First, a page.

Friday, November 4, 2011

FIRST-HAND PERSPECTIVE OF WASHINGTON COLLEGE GIS PROGRAM’S WORK WITH THE NATIONAL GEOSPATIAL-INTELLIGENCE AGENCY (NGA)

I am currently a member of the National Geospatial-Intelligence Agency’s (NGA) Pilot Internship program. Along with the other members of the internship program, I am working with open source data to collect current and future information about Peru, specifically the country’s energy usage. This means that I am collecting information through avenues that everyone can now access due to search engines such as Google which has streamlined the search for information on the internet. Google has also enabled users to remove language barriers by converting webpages in different languages via Google Translator. The search doesn’t stop there though - we are utilizing print sources, social media and satellite imagery to complete our reports.

The objective of the internship is to provide the NGA with sufficient anticipatory data on a fringe country such as Peru. As a result of less civil strife or damage from extreme weather than other countries might experience, Peru is currently not a big player in the news; thus, the NGA has not prioritized Peru. With the whole world to cover, the NGA focuses on countries in war time and those that have been devastated by extreme weather conditions. By providing anticipatory data on Peru we are hopefully giving a substantial foundation of knowledge to NGA about the country, which will help the agency should Peru suddenly become a priority.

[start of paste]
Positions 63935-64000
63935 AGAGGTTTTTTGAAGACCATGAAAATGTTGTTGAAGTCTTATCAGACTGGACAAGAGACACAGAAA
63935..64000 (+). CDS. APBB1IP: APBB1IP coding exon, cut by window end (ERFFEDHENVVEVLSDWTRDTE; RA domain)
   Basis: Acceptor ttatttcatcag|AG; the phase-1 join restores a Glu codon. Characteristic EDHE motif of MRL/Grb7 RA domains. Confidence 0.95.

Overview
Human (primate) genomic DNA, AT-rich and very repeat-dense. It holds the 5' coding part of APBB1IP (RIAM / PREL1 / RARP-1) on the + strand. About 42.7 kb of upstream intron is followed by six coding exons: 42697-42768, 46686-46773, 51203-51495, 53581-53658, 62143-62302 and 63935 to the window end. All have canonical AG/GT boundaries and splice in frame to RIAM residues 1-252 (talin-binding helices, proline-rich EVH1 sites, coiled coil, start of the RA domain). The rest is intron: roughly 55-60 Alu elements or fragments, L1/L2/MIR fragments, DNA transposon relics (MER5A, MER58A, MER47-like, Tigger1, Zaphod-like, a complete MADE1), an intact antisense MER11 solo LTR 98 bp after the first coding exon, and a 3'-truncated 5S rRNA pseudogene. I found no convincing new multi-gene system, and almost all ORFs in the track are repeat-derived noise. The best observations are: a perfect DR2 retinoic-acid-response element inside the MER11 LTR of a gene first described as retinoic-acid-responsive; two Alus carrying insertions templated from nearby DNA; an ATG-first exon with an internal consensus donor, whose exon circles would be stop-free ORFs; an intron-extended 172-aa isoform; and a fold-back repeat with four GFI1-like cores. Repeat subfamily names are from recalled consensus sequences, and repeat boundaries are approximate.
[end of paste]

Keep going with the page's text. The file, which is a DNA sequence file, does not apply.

The objective of the internship is broad so the program is broken up into three groups all covering different topics: 1) demographics, 2) water usage and, 3) energy usage, with my specific topic being the energy usage. To provide a good basis for the NGA we are exploring many aspects of energy. These subjects range from the analysis of macro level questioning regarding Peru’s overall energy usage, energy import and export, usage of alternative energies and fossil fuels to a more micro level of analysis seeing if different regions contribute dissimilar levels of pollution, and how many citizens drive cars contributing to gas emissions. To aid in the presentation of this information I am utilizing ArcGIS 10 software to create maps of Peru’s energy grid. This map will include the electrical grid and power stations that contribute to Peru’s total amount of available energy.

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Written by Cara Murray.

Cara is a sophomore from Frederick, MD majoring in Environmental Studies. She enjoys participating in every aspect of WC Theater, volunteering with the Service Council and going to shore clean-ups with SEA. This is her second year working for GIS.

Meet more of our Interns: http://gis.washcoll.edu/interns.php

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